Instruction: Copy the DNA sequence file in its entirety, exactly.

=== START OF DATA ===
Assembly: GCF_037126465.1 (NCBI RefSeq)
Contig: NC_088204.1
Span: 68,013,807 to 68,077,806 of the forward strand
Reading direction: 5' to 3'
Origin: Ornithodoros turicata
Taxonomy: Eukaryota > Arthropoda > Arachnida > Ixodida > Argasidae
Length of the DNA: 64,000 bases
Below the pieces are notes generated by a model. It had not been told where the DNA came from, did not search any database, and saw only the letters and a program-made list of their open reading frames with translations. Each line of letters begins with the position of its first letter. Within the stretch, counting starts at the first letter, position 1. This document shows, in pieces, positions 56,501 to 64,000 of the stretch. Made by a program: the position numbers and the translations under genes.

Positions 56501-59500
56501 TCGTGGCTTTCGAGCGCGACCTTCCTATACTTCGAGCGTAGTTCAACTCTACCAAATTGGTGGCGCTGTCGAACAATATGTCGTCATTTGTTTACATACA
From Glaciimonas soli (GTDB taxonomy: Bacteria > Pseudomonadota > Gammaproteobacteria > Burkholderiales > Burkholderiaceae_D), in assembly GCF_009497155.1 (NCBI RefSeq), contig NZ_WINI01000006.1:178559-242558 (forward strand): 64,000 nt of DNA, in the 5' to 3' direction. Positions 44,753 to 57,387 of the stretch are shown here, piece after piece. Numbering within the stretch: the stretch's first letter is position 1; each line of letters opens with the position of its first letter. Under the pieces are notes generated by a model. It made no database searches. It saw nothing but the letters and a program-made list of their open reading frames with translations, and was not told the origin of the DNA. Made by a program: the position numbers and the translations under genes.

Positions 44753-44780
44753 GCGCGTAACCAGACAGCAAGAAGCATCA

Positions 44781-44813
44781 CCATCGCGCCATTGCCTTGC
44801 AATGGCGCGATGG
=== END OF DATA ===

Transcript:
Assembly: GCF_037126465.1 (NCBI RefSeq)
Contig: NC_088204.1
Span: 68,013,807 to 68,077,806 of the forward strand
Reading direction: 5' to 3'
Origin: Ornithodoros turicata
Taxonomy: Eukaryota > Arthropoda > Arachnida > Ixodida > Argasidae
Length of the DNA: 64,000 bases
Below the pieces are notes generated by a model. It had not been told where the DNA came from, did not search any database, and saw only the letters and a program-made list of their open reading frames with translations. Each line of letters begins with the position of its first letter. Within the stretch, counting starts at the first letter, position 1. This document shows, in pieces, positions 56,501 to 64,000 of the stretch. Made by a program: the position numbers and the translations under genes.

Positions 56501-59500
56501 TCGTGGCTTTCGAGCGCGACCTTCCTATACTTCGAGCGTAGTTCAACTCTACCAAATTGGTGGCGCTGTCGAACAATATGTCGTCATTTGTTTACATACA
From Glaciimonas soli (GTDB taxonomy: Bacteria > Pseudomonadota > Gammaproteobacteria > Burkholderiales > Burkholderiaceae_D), in assembly GCF_009497155.1 (NCBI RefSeq), contig NZ_WINI01000006.1:178559-242558 (forward strand): 64,000 nt of DNA, in the 5' to 3' direction. Positions 44,753 to 57,387 of the stretch are shown here, piece after piece. Numbering within the stretch: the stretch's first letter is position 1; each line of letters opens with the position of its first letter. Under the pieces are notes generated by a model. It made no database searches. It saw nothing but the letters and a program-made list of their open reading frames with translations, and was not told the origin of the DNA. Made by a program: the position numbers and the translations under genes.

Positions 44753-44780
44753 GCGCGTAACCAGACAGCAAGAAGCATCA

Positions 44781-44813
44781 CCATCGCGCCATTGCCTTGC
44801 AATGGCGCGATGG